Wednesday, January 04, 2006

I was riding the metro today and reading the Guardian. Reading the newspaper in the morning is one of my secret pleasures. It's not like I really care that the sturgeon population has dropped 90% in 30 years resulting in today a ban on beluga/sevruga caviar, nor do I really care that Arsenal and Man Utd. play like butlers after losing their hot-headed captains. All the pleasure in reading the newspaper is the fleeting glimpse at a bigger story. A fill-in-the-blanks type pleasure.

Take for example today: a photograph of a cheerleader, body stiff as a board, sailing through the air with a smile painted deep into her face which was captioned, "Stunt Trouble: Cheerleading gets risky." There isn't much else to the story; a rise in risky stunts has resulted in a rise of cheerleading injuries. Really? If we had a rise in risky surfing, we'd probably have a rise in surfing injuries. What the paper doesn't say is why on earth we need riskier cheerleading stunts and is cheerleading becoming a mainstream sport in the same way skateboarding gave birth to X-treme games? If so, does that mean we'll soon have X-treme Cheerleading? She looks basket-tossed from a coffin, but maybe that's the point.

Speaking of mind-boggling, apparently Vincent Gallo is selling his sperm online at the low low price of $1m. For an extra couple of thousands of bucks, he will perform "natural insemination," with the right to waive this option on being presented with photographs of the purchaser. Such a joker this guy. Seriously, you'd think selling his blowjob scene was the limit but Gallo is a strictly No-Limit guy. Next he'll be selling the right to eat his own babies.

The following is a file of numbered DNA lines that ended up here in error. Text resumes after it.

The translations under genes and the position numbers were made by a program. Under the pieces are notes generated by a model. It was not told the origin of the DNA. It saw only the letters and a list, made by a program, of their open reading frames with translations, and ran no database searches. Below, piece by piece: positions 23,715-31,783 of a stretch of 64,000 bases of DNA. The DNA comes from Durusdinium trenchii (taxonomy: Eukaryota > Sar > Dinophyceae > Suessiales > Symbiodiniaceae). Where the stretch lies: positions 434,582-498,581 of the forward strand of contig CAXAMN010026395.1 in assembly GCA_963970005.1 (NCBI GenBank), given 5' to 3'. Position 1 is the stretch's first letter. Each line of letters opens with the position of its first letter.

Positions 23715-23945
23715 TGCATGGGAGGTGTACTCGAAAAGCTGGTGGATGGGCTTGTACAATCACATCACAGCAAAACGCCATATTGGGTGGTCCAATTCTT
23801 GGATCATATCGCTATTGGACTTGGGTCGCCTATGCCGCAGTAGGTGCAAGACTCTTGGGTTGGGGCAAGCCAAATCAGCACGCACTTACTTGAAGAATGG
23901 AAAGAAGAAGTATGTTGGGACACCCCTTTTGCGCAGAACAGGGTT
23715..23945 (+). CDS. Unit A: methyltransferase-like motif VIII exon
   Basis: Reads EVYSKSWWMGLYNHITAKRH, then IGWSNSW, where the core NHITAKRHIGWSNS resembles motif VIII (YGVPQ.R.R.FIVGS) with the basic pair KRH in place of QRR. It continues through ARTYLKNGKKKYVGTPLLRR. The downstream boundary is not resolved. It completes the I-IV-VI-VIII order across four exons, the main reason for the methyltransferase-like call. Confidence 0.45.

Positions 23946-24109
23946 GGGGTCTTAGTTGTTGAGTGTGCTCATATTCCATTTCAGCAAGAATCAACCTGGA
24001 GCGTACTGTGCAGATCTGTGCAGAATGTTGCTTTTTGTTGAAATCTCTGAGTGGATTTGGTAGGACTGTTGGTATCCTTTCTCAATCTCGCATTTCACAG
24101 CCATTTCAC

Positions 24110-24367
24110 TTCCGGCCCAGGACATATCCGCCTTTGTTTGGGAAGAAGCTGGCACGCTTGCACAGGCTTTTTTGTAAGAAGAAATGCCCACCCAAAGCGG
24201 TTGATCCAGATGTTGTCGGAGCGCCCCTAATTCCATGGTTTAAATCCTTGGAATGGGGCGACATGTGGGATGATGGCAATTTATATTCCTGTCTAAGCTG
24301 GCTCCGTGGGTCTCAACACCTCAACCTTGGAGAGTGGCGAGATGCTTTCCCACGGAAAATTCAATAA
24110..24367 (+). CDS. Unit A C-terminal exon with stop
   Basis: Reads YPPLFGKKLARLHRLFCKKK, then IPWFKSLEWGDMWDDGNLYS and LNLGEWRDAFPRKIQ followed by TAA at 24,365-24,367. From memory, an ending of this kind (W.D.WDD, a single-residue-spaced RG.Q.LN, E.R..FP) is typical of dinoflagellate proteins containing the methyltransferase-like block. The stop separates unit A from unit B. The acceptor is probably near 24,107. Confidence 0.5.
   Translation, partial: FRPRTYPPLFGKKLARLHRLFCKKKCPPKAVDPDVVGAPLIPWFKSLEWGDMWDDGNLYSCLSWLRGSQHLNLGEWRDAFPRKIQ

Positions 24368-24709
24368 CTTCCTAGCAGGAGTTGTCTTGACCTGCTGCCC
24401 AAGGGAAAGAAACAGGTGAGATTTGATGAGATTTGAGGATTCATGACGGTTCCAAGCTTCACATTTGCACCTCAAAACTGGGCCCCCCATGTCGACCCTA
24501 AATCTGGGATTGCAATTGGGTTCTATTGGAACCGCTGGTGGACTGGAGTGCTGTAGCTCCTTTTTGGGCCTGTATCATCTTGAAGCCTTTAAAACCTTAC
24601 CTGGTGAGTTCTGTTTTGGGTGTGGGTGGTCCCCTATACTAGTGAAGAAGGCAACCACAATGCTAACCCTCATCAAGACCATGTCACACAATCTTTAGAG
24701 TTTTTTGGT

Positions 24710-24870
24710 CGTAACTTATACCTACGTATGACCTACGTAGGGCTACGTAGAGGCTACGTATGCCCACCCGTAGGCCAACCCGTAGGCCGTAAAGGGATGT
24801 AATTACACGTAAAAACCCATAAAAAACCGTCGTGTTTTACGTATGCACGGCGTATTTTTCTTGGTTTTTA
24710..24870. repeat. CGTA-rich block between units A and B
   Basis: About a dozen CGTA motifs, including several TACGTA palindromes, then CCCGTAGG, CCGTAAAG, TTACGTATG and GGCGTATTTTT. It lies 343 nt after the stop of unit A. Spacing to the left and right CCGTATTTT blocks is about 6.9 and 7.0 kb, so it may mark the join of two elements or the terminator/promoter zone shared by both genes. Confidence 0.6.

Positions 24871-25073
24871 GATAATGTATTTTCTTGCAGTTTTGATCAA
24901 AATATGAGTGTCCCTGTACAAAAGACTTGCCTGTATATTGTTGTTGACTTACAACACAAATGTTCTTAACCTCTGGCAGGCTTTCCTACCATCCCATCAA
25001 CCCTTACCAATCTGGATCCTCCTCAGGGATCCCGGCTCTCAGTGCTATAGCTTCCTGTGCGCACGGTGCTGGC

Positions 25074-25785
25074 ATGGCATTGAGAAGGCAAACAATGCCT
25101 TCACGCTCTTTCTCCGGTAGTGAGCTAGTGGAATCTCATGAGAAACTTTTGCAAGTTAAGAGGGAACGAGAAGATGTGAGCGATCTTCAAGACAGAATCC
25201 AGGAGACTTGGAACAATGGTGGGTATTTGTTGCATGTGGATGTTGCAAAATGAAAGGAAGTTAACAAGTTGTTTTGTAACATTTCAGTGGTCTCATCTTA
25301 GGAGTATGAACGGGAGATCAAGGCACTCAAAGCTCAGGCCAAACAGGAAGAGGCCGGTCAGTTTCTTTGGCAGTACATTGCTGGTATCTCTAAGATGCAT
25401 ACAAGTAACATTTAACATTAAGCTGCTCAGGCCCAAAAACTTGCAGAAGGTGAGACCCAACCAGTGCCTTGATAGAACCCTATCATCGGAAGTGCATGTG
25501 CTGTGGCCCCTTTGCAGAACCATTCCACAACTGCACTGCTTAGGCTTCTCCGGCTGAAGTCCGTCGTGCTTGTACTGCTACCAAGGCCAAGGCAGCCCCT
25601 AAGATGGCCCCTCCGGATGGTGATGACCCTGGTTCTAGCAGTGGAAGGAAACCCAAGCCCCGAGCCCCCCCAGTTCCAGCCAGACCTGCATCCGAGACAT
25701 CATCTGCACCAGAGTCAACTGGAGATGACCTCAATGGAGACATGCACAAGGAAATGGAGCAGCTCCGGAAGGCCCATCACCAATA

But, like I said, this doesn't really interest me. The paper is just a doorway to more strange and probing questions. Like, does identity have anything to do with merit these days? Like, does it matter who wrote the a book you think is good? Or is cheerleading the most honest sport; it's sole purpose is to titillate by having people perform athletic tricks? Or, is that guy sitting in front of me really excited about Iran assembling nuclear missiles? He seems to be. He seems to be practically pushing his eyes out of his head, and poking his friend and saying something I can't understand while jabbing his finger almost into the picture of six Iranian women holding hands, a picture facing him from the front of my paper. I don't get this. I'm worried about my latent hostility towards Arabic looking men. I'm worried that I should automatically assume that they are gleeful over this development. I'm confused as to whether my reaction is correct in assessing his prejudices against western society, or whether I'm completely off my canter and he's just excited about something else. Maybe he's worried that the Americans will attack Iran. Maybe he has family there. Maybe he thinks that this will be a repeat of Iraq. Maybe he's just trying to learn english. Or maybe he's thinking that picture of JT Leroy is really Cameron Diaz and finally everybody's in on the hoax.

This bewildering set of largely uninteresting thoughts flash quickly through my head before I fold my paper pointedly and jump out the door at my stop. I'll never know the answers to these questions.